Conveyancing practitioners in particular should note QCAT’s jurisdiction over purchasers and new owners of land. QCAT does not have jurisdiction to make orders in relation to a previous tree owner – it can only make orders in relation to current tree owners. A joinder is not activated automatically.32 A purchaser must first be put on notice.33 If a party cannot be joined under the Act, then they may be joined under the QCAT Act instead.34

The Act provides a maximum penalty of 500 penalty units for a seller not giving a purchaser a pending application before they enter into a contract of sale of land.35 Additionally, the purchaser may exit the sale and recoup their deposit if settlement has not yet occurred.36

However, it is not uncommon for a purchaser to not know about an application filed by a neighbour after they have entered into a contract of sale. The Act has no penalty provisions for the failure of a tree-keeper to give a purchaser a copy of a pending application in these circumstances. Rather, it is a contractual matter between the treekeeper and purchaser.37

If a seller of land affected by an order does not give to the purchaser a copy of the order before entering into the contract of sale and has not carried out all the work before settlement, the seller remains liable to perform the work.38

The legislative intent of these provisions is to shift the burden of the tree onto the purchaser if the current tree owner is noncompliant.39 However, a purchaser cannot be ordered to remedy damage caused by a tree before purchase that has been completely removed.40

1 Neighbourhood Tree Disputes, Victorian Law Reform Commission, report July 2019, xvi.
2 Margaret Davies and Kynan Rogers, ‘Tale of a Tree’, (2014) 16 Flinders Law Journal 43, 52.
3 Neighbourhood Tree Disputes, Victorian Law Reform Commission, report July 2019, Chapter 2.
4 Neighbourhood Disputes (Dividing Fences and Trees) Act 2011 (Qld), s45(1).
5 Webb v Dwyer & Clarke [2014] QCAT 219.
6 Watson-Brown v Heaton & Anor [2014] QCAT 346; Street v Smith & Rodgers [2018] QCAT 193.
7 Cacopardo v Woolcock [2017] QCAT 214; Hewitt & Hewitt v BCC & Gorman [2018] QCAT 282.
8 Neighbourhood Disputes (Dividing Fences and Trees) Act 2011 (Qld), s45(1), (2).
9 Dawes v Wiggins, unreported, 17 October 2019 (Member Kent).
10 Neighbourhood Disputes (Dividing Fences and Trees) Act 2011 (Qld), s73(1)(k).
11 Neighbourhood Disputes (Dividing Fences and Trees) Act 2011 (Qld), s71(1)(c)-(g).
12 McDonald v Henry [2013] QCAT 87, where the tribunal held that the plain meaning of ‘likely’ is probably or reasonably to be believed or expected; similar reasoning was applied in Bunyard v McManus [2013] QCAT 258 where an arborist’s finding of ‘possible’ damage was not sufficient.
13 Neighbourhood Disputes (Dividing Fences and Trees) Act 2011 (Qld), s46.
14 Hewitt & Hewitt v BCC & Gorman [2018] QCAT 282 where a claim for $817 was not sufficient to be ‘serious damage’; Bunyard v McManus [2013] QCAT 258, [23]; Belcher v Sullivan [2013] QCATA 304, [22] to [26] (Judicial Member Dodds); Hoy v Fox & Anor [2013] QCAT 728; Cacopardo v Woolcock [2017] QCAT 214 (roots); Belcher v Sullivan [2013] QCATA 304 (roots); Laing v Kokkinos (No.2) [2013] QCATA 247 (view); Thomsen v White [2012] QCAT 381 (sunlight); Body Corporate – Highlands Vista v Taylor [2018] QCAT 244; (view re body corporate and multiple units), Webb v Dwyer & Clarke [2014] QCAT 219 (vine).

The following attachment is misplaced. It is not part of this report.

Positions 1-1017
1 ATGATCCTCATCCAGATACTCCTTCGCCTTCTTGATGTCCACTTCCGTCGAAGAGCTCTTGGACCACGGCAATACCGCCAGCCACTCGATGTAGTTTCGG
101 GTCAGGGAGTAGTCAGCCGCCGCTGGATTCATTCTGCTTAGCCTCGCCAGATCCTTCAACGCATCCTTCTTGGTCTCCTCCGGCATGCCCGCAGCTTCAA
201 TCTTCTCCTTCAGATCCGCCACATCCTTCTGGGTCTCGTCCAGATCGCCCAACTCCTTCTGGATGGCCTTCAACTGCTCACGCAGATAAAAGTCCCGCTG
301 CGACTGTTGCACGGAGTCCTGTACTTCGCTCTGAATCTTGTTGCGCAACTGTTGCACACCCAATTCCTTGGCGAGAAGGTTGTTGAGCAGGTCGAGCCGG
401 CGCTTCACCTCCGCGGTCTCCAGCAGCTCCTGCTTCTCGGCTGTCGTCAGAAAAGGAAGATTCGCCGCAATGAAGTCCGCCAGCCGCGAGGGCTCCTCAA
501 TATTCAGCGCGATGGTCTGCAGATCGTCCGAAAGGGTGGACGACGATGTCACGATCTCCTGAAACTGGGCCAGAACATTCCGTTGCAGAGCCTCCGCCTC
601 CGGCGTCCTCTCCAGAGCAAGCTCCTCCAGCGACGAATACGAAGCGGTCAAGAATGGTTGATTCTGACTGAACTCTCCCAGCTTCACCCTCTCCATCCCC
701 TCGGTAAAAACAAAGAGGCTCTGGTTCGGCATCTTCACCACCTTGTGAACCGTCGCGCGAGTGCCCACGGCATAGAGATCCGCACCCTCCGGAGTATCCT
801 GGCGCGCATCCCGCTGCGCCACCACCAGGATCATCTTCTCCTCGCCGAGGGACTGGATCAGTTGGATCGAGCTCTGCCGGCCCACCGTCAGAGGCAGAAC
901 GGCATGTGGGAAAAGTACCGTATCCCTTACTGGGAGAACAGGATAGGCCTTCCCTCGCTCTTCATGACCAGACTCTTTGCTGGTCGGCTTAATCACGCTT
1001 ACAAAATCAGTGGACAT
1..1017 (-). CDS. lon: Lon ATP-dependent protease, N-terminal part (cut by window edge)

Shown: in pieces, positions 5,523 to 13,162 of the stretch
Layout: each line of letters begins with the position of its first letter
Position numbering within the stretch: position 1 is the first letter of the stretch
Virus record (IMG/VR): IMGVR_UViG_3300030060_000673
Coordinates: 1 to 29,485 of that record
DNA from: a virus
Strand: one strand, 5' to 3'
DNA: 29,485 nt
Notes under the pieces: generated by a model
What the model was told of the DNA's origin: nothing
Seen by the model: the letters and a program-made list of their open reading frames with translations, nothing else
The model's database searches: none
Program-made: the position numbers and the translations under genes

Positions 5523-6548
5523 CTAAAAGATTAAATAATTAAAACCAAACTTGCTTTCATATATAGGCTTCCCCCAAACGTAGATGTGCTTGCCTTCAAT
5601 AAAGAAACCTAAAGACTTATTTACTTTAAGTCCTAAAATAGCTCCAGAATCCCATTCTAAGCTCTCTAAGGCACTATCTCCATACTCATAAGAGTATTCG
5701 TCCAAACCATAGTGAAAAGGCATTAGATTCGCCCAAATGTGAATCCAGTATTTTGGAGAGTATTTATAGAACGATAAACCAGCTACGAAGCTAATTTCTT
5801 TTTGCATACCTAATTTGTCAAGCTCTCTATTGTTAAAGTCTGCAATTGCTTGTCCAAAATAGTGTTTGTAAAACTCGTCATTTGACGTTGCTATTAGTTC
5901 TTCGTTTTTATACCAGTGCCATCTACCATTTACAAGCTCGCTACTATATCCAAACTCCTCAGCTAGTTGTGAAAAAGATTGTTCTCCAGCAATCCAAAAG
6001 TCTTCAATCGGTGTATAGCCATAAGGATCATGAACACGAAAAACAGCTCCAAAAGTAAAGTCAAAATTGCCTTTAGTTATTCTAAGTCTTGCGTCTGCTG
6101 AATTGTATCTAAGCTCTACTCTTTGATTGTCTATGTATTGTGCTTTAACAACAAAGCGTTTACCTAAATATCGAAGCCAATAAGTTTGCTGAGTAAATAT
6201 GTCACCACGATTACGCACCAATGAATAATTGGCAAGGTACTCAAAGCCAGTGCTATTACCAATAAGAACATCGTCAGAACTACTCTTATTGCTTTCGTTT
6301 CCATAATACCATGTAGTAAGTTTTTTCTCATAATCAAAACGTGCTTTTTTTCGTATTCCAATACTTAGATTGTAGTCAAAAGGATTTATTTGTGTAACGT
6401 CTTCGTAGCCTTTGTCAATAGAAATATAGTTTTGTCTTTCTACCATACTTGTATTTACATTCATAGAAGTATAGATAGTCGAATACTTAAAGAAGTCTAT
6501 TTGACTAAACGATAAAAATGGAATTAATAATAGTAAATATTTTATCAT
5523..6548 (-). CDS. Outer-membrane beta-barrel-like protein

15 Neighbourhood Disputes (Dividing Fences and Trees) Act 2011 (Qld), s42(3)(a).
16 Ibid, s46(b)(i).
17 Ibid, s46(b)(ii).
18 Ibid, s42(3)(a).
19 Ibid, s42(3)(b).
20 Ibid, s42(3)(c).
21 Ibid, s42(4)(a).
22 Ibid, s42(4)(c) and see Werndly & Ors v Orchard [2014] QCAT 377.
23 Capo Di Monte v Tolmie & Anor [2013] QCAT 625.
24 Neighbourhood Disputes (Dividing Fences and Trees) Act 2011 (Qld), s42(3)(a), Schedule definition, Land Valuation Act 2010 (Qld), s9.
25 Neighbourhood Disputes (Dividing Fences and Trees) Act 2011 (Qld), s62(1).
26 Ibid, s49.
27 La Bella Waters Body Corporate v Northaust Leisure Pty Ltd [2014] QCAT 372.
28 Brown & Anor v Wallace [2014] QCAT 461; cf Lowe v BGC Technical [2016] QCATA 124 where the tribunal noted the “serious injustice” to the registered owner if the body corporate elected not to bring an application. However, the nature and functions of a body corporate and the rights of a majority of lot owners in community title living were not considered.
29 Neighbourhood Disputes (Dividing Fences and Trees) Act 2011 (Qld), s62(2).
30 Eddes v Bourke [2018] QCAT 69, [10].
31 Neighbourhood Disputes (Dividing Fences and Trees) Act 2011 (Qld), s47(1).
32 Ibid, s84.
33 Ibid, s83.
34 Queensland Civil and Administrative Tribunal Act 2009 (Qld), s42.
35 Neighbourhood Disputes (Dividing Fences and Trees) Act 2011 (Qld), s83.
36 Ibid, s86.
37 Putting the onus on the affected neighbour to inform new tree-keepers may be problematic because the affected neighbour may not be aware of the proposed sale of adjoining land or any other details. It may be unfair for the affected neighbour to have to monitor ownership in this way.
38 Neighbourhood Disputes (Dividing Fences and Trees) Act 2011 (Qld), s87.
39 Ibid, s85.
40 Ibid, s68(2).


Bevan Hughes is List Manager for Neighbour and Tree Disputes and has presided in over 5000 hearings in his role as a full-time Member of the Queensland Civil and Administrative Tribunal. He is a nationally accredited mediator and has mediated over 1200 QCAT matters with a 97% settlement rate. The views expressed are those of the author only and are not made on behalf of QCAT. The author gratefully acknowledges the assistance of QCAT President, Justice Daubney AM, in preparing this article.

This story was originally published in Proctor May 2020.